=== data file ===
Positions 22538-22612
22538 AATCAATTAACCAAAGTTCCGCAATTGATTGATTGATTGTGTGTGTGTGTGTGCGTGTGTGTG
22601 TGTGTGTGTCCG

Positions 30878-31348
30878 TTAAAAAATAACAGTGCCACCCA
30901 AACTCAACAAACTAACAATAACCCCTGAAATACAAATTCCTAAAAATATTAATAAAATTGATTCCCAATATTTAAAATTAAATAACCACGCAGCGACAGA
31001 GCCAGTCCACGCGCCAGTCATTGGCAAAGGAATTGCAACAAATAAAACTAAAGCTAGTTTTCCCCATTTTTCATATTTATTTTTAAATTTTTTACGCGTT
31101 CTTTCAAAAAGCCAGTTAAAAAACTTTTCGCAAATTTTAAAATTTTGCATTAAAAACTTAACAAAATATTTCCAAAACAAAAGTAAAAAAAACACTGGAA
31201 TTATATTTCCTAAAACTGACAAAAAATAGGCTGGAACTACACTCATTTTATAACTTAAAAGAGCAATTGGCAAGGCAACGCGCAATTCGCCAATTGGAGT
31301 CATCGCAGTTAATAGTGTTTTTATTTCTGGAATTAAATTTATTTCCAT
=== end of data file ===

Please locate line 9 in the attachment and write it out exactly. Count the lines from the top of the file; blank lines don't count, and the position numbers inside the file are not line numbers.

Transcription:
31201 TTATATTTCCTAAAACTGACAAAAAATAGGCTGGAACTACACTCATTTTATAACTTAAAAGAGCAATTGGCAAGGCAACGCGCAATTCGCCAATTGGAGT